May 31, 2012
• Low-cost evaluations, using routinely collected data. For example, when grants are made to schools to use particular programs, districts could be asked to submit schools in pairs, knowing that one in each pair will be assigned at random to use the program and one to wait. Then routinely collected test scores could be used in the evaluations, to compare experimental and control groups. Such studies could be done for peanuts, greatly expanding the evidence base for all sorts of programs.
• Evaluations linked to waivers. Existing rules often inhibit experimentation with practices or policies that might be used in the future. Agencies can waive those rules specifically for the purpose of testing innovations.
• Expanding evaluation efforts within existing programs. Imagine, for example, encouraging systematic variations in uses of Title I funding to determine better ways to help Title I children succeed.
• Systemic measurement of costs and cost per outcome. If there are more cost-effective ways to achieve better outcomes, we should be finding them, and then allocating resources accordingly.
• Infusing evidence into grant-making. Agencies can increase the use of evidence-based practices in all sorts of grants. In competitive grants, applicants could be offered a few competitive preference points if they propose to implement programs with strong evidence of effectiveness. Investing in Innovation (i3), of course, provides different levels of grants depending on the existing evidence base for promising innovations.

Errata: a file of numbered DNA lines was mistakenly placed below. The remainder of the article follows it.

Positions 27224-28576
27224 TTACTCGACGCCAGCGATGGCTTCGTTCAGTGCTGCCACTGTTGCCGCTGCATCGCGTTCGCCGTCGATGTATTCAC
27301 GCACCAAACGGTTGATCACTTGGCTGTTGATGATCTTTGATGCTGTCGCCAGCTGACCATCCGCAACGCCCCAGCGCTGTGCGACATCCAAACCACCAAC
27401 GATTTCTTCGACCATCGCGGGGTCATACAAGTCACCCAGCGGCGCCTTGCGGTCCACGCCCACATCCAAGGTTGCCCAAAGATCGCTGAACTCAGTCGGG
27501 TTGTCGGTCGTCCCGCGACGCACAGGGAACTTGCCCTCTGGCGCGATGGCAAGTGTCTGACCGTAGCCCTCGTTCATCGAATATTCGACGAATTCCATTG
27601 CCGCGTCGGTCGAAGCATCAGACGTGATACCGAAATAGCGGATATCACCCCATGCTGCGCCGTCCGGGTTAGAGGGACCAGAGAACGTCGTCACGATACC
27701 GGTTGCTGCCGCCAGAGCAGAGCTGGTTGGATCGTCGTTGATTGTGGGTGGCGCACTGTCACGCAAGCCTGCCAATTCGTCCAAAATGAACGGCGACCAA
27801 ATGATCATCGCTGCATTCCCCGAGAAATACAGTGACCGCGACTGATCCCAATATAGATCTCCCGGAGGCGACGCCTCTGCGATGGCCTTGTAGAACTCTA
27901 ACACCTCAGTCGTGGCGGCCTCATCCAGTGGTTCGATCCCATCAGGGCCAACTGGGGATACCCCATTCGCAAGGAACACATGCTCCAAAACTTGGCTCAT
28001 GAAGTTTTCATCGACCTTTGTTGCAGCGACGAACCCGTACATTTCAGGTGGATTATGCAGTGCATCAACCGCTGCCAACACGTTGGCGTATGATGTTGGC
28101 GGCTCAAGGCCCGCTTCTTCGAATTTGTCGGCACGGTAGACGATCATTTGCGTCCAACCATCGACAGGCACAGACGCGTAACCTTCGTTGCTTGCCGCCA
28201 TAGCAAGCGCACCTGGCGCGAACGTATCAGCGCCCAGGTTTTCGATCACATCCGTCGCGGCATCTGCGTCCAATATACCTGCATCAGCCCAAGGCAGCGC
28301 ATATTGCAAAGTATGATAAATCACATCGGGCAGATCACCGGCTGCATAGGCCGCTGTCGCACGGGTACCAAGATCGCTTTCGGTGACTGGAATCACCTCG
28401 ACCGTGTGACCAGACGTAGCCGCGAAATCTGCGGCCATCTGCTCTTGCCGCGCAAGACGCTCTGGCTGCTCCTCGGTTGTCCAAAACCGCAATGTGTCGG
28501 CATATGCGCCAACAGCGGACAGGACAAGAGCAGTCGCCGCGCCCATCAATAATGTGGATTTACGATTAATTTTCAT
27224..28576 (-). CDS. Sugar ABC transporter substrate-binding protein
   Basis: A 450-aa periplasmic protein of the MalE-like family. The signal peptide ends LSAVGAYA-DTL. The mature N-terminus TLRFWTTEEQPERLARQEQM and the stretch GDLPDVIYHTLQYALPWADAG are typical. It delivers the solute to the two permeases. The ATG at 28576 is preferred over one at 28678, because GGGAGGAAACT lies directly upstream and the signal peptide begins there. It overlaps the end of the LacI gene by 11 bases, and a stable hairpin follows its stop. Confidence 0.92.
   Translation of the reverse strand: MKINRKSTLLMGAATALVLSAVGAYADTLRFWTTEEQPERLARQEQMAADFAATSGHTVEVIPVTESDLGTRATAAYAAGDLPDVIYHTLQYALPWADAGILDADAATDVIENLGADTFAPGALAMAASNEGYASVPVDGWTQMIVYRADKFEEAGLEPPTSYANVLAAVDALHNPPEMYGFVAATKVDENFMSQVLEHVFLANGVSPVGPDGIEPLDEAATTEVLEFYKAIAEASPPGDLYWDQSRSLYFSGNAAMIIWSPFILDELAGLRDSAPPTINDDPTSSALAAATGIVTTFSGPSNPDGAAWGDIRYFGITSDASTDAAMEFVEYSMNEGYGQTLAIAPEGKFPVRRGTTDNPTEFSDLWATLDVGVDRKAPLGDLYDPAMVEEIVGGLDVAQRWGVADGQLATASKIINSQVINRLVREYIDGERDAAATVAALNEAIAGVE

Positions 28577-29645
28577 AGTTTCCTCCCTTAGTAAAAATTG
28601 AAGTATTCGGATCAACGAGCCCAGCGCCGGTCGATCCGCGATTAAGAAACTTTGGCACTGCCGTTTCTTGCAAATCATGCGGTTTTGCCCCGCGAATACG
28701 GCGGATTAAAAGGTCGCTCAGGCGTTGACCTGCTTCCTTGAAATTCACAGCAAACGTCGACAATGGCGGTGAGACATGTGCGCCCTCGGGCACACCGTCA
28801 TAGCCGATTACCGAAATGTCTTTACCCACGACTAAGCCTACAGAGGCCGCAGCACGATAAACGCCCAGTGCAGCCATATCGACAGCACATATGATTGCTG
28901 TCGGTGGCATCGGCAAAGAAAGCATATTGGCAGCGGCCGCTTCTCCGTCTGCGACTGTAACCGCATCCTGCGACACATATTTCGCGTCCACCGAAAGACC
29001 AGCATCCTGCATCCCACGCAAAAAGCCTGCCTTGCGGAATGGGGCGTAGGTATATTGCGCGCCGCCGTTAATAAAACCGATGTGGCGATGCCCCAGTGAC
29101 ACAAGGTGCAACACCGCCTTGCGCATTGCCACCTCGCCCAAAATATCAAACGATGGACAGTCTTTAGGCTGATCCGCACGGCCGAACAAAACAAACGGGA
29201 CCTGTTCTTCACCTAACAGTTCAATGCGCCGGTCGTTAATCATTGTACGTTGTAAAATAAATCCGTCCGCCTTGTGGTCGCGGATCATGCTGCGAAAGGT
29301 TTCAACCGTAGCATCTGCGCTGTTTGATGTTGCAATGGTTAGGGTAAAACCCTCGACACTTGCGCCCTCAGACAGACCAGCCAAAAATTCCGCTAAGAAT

There is much more in this far-reaching memo, but these are the elements most relevant to education.
I have no idea how the memo will play out in practice, but at a minimum it provides clear and detailed guidance to all federal agencies: show us the evidence. More importantly, show the American people your evidence. It says that government is not about who gets what, it is about conscious and informed stewardship of public funds to produce valued outcomes.
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